Prove that for all natural numbers statement n, statement is dividable by 7


Base. We prove the statement for $n = 1$

15 + 6 = 21 it is true

Inductive step.

Induction Hypothesis. We assume the result holds for $k$. That is, we assume that


is divisible by 7

To prove: We need to show that the result holds for $k+1$, that is, that

$15^{k+1}+6=15^k\cdot 15+6$

and I don't know what to do

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    $\begingroup$ If you have a problem actually writing down the inductive argument, take a look at Arturo's good general advice in this post and try and apply it to your problem: math.stackexchange.com/questions/19370/… $\endgroup$ – Derek Jennings Feb 16 '11 at 12:41
  • $\begingroup$ @Derek Jennings: Like this? $\endgroup$ – Templar Feb 16 '11 at 12:55
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    $\begingroup$ @Templar: Let's say it's heading in the right direction but it would not be accepted as a full answer as you have not finished off the inductive step using the induction hypothesis, though no doubt you can do this since you've accepted Apostolos's answer. Remark: induction is overkill for this problem since $15 \equiv 1 \pmod{7}$ and so $15^n \equiv 1 \pmod{7}.$ $\endgroup$ – Derek Jennings Feb 16 '11 at 18:45
  • $\begingroup$ @Derek: I agree that congruence considerations give a shorter and more insightful solution than induction. Whether induction is overkill depends upon how comfortable the student is with congruence arguments (and, for instance, whether s/he knows the concept of congruence at all). I recently taught a "transitions" course that covered both of these topics, and a lot of my students were -- surprisingly to me -- more comfortable with the induction argument. $\endgroup$ – Pete L. Clark Feb 16 '11 at 22:59
  • $\begingroup$ (The point, I guess, is that congruences are more abstract than induction. Some people are better at problem solving than thinking abstractly; others the reverse...) $\endgroup$ – Pete L. Clark Feb 16 '11 at 23:00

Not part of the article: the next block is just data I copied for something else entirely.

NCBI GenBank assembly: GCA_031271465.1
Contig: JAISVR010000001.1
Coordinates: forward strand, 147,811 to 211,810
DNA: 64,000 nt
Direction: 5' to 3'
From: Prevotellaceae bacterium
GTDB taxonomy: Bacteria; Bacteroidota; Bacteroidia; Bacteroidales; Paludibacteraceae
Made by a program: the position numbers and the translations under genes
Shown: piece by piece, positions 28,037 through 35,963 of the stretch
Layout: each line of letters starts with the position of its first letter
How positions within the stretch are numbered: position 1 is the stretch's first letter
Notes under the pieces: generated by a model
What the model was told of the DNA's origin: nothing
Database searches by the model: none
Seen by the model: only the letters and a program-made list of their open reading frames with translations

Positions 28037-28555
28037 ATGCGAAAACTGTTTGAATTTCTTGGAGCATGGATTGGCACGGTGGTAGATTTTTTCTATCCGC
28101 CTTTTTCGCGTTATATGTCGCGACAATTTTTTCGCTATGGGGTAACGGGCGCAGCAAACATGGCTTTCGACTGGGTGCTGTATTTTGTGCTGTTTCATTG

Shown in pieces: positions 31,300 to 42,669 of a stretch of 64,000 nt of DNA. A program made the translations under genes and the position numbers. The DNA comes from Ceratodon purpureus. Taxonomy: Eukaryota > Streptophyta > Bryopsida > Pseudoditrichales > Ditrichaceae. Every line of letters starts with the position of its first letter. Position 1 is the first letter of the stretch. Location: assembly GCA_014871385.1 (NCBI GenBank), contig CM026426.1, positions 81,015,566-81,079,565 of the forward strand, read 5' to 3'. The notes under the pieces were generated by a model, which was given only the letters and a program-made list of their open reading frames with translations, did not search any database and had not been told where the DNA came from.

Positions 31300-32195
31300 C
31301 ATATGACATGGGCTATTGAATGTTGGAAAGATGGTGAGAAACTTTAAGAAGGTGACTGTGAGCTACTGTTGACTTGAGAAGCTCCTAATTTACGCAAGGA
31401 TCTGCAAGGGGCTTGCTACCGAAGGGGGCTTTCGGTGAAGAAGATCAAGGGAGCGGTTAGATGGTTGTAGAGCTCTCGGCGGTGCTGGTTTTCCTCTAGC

Observe that $14$ is divisible by 7. Then let $15^k\cdot 15+6=15^k\cdot 14+ 15^k+6$.


By induction hypothesis, you have $15^k=7t-6$.

  • $\begingroup$ Could you explain more about it? $\endgroup$ – Templar Feb 16 '11 at 12:46
  • $\begingroup$ @Templar: $15^{k+1}+6=15^k\cdot 15+6 = (7t-6)\cdot 15+6=7\cdot 15t-90+6=7(15t-12)$ $\endgroup$ – lhf Feb 16 '11 at 12:49
  • $\begingroup$ So you just guess that $15^k=7t-6$ and then prove that is true, right? $\endgroup$ – Templar Feb 16 '11 at 13:02
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    $\begingroup$ @Templar: No, the induction hypothesis says that $15^k+6$ is a multiple of $7$. So $15^k+6=7t$ for some integer $t$. $\endgroup$ – lhf Feb 16 '11 at 13:04
  • $\begingroup$ Ah, I got it, thanks $\endgroup$ – Templar Feb 16 '11 at 13:07

Often textbook solutions to induction problems like this are magically "pulled out of a hat" - completely devoid of intuition. Below I explain the intuition behind the induction in this proof. Namely, I show that the proof easily reduces to the completely trivial induction that $\rm\ \color{#c00}{1^n \equiv 1}$.

Since $\rm\ 15^n + 6 = 15^n-1 + 7\:,\: $ it suffices to show that $\rm\ 7\ |\ 15^n - 1\:.\: $ The base case $\rm\ n=1\ $ is clear. The inductive step, slightly abstracted, is simply the following

$\ \ \ \ \ \ \ \begin{align} &7\ |\ \ \color{#0a0}{c\ -1},\ \ \ \color{#90f}{d\ -\ 1}\ \ \Rightarrow\ \ 7\ |\ cd\,-\,1 = (\color{#0a0}{c-1})\ d + \color{#90f}{d-1}\\[.2em] {\rm thus} \ \ \ \ &7\ |\ 15-1,\ 15^n-1\ \ \Rightarrow\ \ 7\ |\ 15^{n+1}-1\end{align}$

$\rm Said\ \ mod\ 7,\ \ 15\equiv 1\ \Rightarrow\ 15^n\equiv \color{#c00}{1^n\equiv 1}\ $ by inductively multiplying ("powering") using this:

Lemma $\rm\ \ \ \ \ A\equiv a,\ \ B\equiv b\ \Rightarrow\ AB\equiv ab\ \ (mod\ m)\quad\ $ [Congruence Product Rule)

Proof $\rm\ \ m\: |\: A-a,\:\:\ B-b\ \Rightarrow\ m\ |\ (A-a)\ B + a\ (B-b)\ =\ AB - ab $

Notice how this transformation from divisibility form to congruence arithmetic form has served to reduce the induction to the triviality $\rm\, \color{#c00}{1^n \equiv 1}$. Many induction problems can similarly be reduced to trivial inductions by appropriate conceptual preprocessing. Always think before calculating!

See here and here for much further discussion on this topic.


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